Wednesday, September 02, 2009

Captive Labor Markets

Geographic immobility is costly. There are a variety of ways to demonstrate proof of concept. One is the wage discrepancy between women and men. I remember the maps presented in an undergraduate geography course titled "Gender, Place and Culture" that detailed the journey to work in the city of Worcester, MA . Typically, women were unable to travel as far as men for employment. The result was lower wages for the same job. Apparently, employers exploit the geographically immobile in other ways:

The researchers said one of the most surprising findings was how successful low-wage employers were in pressuring workers not to file for workers’ compensation. Only 8 percent of those who suffered serious injuries on the job filed for compensation to pay for medical care and missed days at work stemming from those injuries.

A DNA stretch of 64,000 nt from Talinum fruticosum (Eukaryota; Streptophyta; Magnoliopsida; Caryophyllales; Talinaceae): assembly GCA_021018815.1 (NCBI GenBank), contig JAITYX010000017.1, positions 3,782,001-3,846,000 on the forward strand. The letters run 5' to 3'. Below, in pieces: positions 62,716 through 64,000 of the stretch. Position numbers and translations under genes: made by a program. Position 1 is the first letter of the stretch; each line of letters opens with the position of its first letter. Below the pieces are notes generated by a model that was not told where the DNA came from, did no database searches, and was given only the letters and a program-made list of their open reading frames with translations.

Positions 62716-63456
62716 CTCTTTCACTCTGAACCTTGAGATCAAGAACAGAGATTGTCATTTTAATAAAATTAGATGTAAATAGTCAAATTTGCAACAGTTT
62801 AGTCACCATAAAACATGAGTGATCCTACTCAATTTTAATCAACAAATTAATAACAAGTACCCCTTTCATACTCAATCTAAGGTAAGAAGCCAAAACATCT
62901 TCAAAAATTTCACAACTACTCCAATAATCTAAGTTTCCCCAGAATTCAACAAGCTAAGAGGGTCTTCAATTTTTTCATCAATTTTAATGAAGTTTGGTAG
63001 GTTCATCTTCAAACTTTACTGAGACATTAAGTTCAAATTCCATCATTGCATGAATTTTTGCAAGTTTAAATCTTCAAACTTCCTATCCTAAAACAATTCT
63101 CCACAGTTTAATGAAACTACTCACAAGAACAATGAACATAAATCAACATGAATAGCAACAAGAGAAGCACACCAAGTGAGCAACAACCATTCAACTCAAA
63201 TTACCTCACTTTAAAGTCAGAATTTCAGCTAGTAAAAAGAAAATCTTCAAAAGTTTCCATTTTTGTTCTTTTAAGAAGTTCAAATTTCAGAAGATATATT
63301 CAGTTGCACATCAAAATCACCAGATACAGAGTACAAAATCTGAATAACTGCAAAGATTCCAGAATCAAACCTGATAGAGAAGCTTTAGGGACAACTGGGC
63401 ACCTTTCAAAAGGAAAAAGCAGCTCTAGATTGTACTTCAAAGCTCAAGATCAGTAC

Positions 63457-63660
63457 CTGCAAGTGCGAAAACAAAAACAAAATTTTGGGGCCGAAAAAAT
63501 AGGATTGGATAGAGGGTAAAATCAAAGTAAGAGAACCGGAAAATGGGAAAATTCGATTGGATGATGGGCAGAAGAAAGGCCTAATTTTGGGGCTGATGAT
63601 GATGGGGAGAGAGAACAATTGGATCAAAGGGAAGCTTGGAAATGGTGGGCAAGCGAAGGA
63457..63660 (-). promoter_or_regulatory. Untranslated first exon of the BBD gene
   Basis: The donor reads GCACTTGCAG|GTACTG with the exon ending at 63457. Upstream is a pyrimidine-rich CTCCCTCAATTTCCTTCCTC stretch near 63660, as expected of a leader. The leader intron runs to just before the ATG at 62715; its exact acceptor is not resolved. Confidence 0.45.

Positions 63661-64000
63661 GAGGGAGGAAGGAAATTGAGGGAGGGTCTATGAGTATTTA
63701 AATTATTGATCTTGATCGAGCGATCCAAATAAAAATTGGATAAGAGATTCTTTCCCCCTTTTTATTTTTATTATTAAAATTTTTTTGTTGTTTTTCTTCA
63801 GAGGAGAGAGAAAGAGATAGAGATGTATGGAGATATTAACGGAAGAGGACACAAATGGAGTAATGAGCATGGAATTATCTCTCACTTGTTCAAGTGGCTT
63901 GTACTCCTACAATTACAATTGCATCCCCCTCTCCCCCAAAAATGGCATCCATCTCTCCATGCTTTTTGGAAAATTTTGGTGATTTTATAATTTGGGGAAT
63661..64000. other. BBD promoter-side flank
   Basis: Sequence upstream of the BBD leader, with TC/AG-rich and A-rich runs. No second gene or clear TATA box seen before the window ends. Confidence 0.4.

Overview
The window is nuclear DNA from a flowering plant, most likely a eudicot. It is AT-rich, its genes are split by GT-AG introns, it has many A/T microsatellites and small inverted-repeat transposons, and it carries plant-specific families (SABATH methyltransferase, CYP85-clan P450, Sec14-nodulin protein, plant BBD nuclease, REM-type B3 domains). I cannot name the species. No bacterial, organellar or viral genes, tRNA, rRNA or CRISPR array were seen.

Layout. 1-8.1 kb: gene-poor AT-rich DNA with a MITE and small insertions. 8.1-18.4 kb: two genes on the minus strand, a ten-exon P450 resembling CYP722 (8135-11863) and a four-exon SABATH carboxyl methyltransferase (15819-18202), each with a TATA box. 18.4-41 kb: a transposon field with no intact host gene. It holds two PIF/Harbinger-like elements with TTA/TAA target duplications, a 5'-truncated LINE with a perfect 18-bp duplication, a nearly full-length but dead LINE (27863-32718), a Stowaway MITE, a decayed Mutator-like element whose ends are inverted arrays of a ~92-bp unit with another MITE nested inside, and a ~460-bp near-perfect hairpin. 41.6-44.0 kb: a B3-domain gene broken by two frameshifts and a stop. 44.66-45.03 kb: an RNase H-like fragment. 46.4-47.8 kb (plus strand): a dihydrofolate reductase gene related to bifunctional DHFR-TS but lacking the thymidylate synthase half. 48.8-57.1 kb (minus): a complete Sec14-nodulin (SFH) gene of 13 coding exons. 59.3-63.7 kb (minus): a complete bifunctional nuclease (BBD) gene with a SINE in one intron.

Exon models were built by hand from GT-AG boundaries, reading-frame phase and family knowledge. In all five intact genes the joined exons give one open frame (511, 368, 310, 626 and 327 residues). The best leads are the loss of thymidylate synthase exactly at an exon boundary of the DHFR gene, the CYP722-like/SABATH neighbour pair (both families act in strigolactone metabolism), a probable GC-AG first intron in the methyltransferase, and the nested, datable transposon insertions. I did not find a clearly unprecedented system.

“The conventional wisdom has been that to the extent there were violations, it was confined to a few rogue employers or to especially disadvantaged workers, like undocumented immigrants,” said Nik Theodore, an author of the study and a professor of urban planning and policy at the University of Illinois, Chicago. “What our study shows is that this is a widespread phenomenon across the low-wage labor market in the United States.”

I would argue that geographically immobile workers are "disadvantaged workers". Thus, policy designed to incentivize sticking close to home isn't in the interest of local graduates. Brain drain initiatives are cultural relics that make little economic sense.

International development programs are already to wise to the destructive behavior. Both the United Nations and the World Bank are attempting to change the thinking of policymakers who insist on trying to restrict the flows of talent. Yet, Rust Belt cities such as Pittsburgh continue to repeat the mistakes of the past. The time has come for a new workforce development paradigm that is more in line with today's global economic structure.

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